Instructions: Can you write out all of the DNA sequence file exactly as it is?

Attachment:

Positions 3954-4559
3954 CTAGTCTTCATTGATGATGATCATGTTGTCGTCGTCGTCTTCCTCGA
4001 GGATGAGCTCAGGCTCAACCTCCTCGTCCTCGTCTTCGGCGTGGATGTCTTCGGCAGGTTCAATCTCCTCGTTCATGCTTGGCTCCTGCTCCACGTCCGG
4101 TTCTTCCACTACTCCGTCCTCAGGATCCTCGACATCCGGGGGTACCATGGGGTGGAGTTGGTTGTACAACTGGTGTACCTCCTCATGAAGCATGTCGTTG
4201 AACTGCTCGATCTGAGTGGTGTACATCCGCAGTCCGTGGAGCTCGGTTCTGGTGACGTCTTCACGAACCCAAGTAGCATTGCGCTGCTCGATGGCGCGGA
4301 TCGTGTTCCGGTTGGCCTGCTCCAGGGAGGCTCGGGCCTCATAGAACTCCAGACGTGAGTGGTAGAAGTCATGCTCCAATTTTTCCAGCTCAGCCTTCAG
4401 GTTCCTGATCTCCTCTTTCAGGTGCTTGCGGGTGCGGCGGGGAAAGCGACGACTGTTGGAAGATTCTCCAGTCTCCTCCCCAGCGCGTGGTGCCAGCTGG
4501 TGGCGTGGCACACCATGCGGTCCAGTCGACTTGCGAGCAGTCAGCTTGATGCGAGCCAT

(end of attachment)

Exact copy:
Positions 3954-4559
3954 CTAGTCTTCATTGATGATGATCATGTTGTCGTCGTCGTCTTCCTCGA
4001 GGATGAGCTCAGGCTCAACCTCCTCGTCCTCGTCTTCGGCGTGGATGTCTTCGGCAGGTTCAATCTCCTCGTTCATGCTTGGCTCCTGCTCCACGTCCGG
4101 TTCTTCCACTACTCCGTCCTCAGGATCCTCGACATCCGGGGGTACCATGGGGTGGAGTTGGTTGTACAACTGGTGTACCTCCTCATGAAGCATGTCGTTG
4201 AACTGCTCGATCTGAGTGGTGTACATCCGCAGTCCGTGGAGCTCGGTTCTGGTGACGTCTTCACGAACCCAAGTAGCATTGCGCTGCTCGATGGCGCGGA
4301 TCGTGTTCCGGTTGGCCTGCTCCAGGGAGGCTCGGGCCTCATAGAACTCCAGACGTGAGTGGTAGAAGTCATGCTCCAATTTTTCCAGCTCAGCCTTCAG
4401 GTTCCTGATCTCCTCTTTCAGGTGCTTGCGGGTGCGGCGGGGAAAGCGACGACTGTTGGAAGATTCTCCAGTCTCCTCCCCAGCGCGTGGTGCCAGCTGG
4501 TGGCGTGGCACACCATGCGGTCCAGTCGACTTGCGAGCAGTCAGCTTGATGCGAGCCAT